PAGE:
With first B-21 flight done, Northrop eyes next contract

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WASHINGTON — The B-21 Raider took to the air for the first time in November, nearly a year after its public debut in California. In 2024, the U.S. Air Force’s next stealth bomber could take even greater steps.

The first Raider, which was unveiled in a highly publicized ceremony in December 2022, flew to Edwards Air Force Base on Nov. 10. It is now undergoing flight testing, which also includes ground tests and taxiing. The Air Force Test Center and the 412th Test Wing’s B-21 Combined Test Force are managing the bomber’s testing program, the service said.

The Air Force has confirmed at least six B-21s are in various stages of construction by Northrop Grumman or are undergoing tests. The program is now in the engineering and manufacturing development phase, the service said in November, and Ellsworth Air Force Base in South Dakota is expected to receive its first Raider in the mid-2020s.

The service plans to buy at least 100 B-21s, an advanced stealth bomber, to replace the aging B-1B Lancer and B-2 Spirit bombers. It will provide the service with new abilities to conduct penetrating deep-strike missions, and the aircraft will be able to carry both conventional and nuclear weapons.

Northrop Grumman said throughout 2023 that it expected a contract by the end of the year for the first of five low-rate initial production lots on the B-21. That contract was not issued by press time, but once in place, it will pave the way for the production process to move forward.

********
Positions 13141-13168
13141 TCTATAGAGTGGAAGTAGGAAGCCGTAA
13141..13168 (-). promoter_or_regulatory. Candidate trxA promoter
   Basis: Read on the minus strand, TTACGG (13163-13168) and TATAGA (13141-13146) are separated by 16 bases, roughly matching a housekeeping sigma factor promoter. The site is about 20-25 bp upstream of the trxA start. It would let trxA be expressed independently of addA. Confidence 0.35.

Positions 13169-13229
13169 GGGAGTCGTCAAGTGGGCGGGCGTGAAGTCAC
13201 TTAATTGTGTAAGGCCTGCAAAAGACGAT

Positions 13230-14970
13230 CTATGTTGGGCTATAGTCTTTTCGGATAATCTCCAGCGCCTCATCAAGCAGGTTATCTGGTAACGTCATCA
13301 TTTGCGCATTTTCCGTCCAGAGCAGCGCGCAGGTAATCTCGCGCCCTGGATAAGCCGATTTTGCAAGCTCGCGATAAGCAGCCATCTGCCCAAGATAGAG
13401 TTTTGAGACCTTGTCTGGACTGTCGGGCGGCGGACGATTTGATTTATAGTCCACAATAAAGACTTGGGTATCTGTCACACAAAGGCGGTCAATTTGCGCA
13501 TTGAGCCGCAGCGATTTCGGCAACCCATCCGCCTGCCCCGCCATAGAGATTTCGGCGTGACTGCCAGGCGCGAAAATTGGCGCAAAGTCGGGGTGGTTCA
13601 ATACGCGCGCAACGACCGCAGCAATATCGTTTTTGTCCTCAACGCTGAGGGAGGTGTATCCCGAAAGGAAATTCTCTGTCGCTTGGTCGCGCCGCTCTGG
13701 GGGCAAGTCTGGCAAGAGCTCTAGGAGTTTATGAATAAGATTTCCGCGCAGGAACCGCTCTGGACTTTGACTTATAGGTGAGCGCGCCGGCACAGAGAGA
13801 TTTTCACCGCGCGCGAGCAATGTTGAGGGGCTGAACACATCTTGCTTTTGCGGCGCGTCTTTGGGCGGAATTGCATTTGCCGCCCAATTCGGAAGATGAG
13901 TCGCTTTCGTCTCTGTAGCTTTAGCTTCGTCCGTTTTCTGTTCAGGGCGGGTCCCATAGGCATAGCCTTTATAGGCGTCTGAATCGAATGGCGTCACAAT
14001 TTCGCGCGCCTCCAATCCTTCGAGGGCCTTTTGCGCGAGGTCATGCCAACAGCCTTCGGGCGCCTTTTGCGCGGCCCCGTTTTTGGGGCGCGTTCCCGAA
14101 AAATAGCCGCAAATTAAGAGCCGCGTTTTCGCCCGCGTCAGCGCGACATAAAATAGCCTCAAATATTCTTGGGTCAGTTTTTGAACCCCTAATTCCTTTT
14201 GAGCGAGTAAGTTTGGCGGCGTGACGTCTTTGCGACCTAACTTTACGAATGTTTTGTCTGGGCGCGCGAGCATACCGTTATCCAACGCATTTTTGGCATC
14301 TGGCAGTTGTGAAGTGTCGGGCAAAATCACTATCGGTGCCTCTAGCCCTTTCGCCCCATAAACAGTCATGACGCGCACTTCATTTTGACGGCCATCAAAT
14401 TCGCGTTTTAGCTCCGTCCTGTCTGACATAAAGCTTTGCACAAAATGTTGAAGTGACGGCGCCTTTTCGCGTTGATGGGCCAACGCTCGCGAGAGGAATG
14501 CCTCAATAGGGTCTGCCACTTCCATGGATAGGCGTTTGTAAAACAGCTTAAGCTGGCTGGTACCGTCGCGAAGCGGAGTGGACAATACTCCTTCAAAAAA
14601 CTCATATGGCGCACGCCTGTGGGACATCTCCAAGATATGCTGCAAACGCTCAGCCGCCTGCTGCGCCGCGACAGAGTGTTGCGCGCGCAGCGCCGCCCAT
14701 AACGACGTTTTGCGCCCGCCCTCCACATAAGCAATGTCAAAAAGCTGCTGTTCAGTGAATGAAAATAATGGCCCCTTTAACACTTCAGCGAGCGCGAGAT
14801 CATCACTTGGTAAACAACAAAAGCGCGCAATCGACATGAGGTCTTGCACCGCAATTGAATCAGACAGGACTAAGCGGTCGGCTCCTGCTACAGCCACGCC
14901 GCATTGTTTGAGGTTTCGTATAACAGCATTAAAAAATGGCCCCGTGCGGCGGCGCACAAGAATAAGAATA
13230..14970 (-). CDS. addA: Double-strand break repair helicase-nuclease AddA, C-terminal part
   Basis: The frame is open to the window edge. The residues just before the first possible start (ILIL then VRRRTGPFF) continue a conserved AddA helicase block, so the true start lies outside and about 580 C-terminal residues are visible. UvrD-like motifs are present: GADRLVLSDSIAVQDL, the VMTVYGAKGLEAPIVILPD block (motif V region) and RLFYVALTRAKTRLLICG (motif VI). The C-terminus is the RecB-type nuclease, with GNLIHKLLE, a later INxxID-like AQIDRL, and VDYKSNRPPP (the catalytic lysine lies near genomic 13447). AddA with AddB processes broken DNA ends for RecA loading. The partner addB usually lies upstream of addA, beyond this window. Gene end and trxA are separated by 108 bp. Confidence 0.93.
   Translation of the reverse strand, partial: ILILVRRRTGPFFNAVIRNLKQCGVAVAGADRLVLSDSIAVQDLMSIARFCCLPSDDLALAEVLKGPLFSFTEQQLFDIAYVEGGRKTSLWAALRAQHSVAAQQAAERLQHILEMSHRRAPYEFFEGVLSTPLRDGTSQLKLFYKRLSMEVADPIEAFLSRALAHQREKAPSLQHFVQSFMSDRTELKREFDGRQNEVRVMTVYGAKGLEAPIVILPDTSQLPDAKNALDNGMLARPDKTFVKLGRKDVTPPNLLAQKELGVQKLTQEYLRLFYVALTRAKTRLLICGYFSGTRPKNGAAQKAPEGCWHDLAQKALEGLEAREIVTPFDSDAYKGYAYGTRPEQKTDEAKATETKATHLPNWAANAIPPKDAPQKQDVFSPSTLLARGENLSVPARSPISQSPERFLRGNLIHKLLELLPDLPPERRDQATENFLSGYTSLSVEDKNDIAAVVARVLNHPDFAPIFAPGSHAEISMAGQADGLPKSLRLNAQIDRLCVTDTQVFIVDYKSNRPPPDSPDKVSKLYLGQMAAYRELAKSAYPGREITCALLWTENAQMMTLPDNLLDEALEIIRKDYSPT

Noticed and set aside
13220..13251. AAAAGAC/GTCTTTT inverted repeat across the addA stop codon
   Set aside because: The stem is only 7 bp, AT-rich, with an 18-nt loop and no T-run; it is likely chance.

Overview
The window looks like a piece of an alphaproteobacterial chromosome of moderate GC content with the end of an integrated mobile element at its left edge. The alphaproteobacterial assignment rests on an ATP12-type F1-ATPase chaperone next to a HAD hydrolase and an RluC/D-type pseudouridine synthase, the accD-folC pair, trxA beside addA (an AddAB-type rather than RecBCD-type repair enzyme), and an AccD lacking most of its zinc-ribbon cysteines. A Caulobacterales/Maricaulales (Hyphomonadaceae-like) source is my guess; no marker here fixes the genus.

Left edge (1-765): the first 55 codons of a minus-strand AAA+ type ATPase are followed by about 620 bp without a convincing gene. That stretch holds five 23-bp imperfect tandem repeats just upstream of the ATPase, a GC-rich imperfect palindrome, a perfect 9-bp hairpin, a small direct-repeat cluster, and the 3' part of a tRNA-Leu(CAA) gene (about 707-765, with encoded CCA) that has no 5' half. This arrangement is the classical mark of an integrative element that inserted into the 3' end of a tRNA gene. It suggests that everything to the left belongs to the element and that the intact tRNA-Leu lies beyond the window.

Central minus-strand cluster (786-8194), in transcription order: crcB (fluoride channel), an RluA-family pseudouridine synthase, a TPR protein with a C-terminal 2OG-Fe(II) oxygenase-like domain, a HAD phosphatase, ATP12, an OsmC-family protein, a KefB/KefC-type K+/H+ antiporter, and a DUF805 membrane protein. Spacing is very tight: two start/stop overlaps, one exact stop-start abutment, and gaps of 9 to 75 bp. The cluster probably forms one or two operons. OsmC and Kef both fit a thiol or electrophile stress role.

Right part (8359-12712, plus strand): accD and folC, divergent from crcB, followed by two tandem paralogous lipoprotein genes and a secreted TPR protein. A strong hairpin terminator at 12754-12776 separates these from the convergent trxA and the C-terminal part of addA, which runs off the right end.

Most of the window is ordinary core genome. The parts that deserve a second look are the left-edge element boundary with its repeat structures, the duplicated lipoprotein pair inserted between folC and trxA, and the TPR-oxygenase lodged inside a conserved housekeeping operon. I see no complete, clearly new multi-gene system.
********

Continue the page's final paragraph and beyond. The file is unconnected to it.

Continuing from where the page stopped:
Inflation, labor problems and lingering supply chain issues are complicating the B-21 production process and raising cost estimates for low-rate initial production, Northrop officials said in earnings calls during 2023. And the company said it’s not expecting to turn any profit on the B-21 at first, perhaps losing up to $1.2 billion.

The B-21 formal training unit will also be based at Ellsworth. Whiteman Air Force Base in Missouri and Dyess Air Force Base in Texas will later receive their own bombers as they become available. Maintenance and sustainment for the B-21 will be largely carried out at Tinker Air Force Base in Oklahoma.

Stephen Losey is the air warfare reporter for Defense News. He previously covered leadership and personnel issues at Air Force Times, and the Pentagon, special operations and air warfare at Military.com. He has traveled to the Middle East to cover U.S. Air Force operations.

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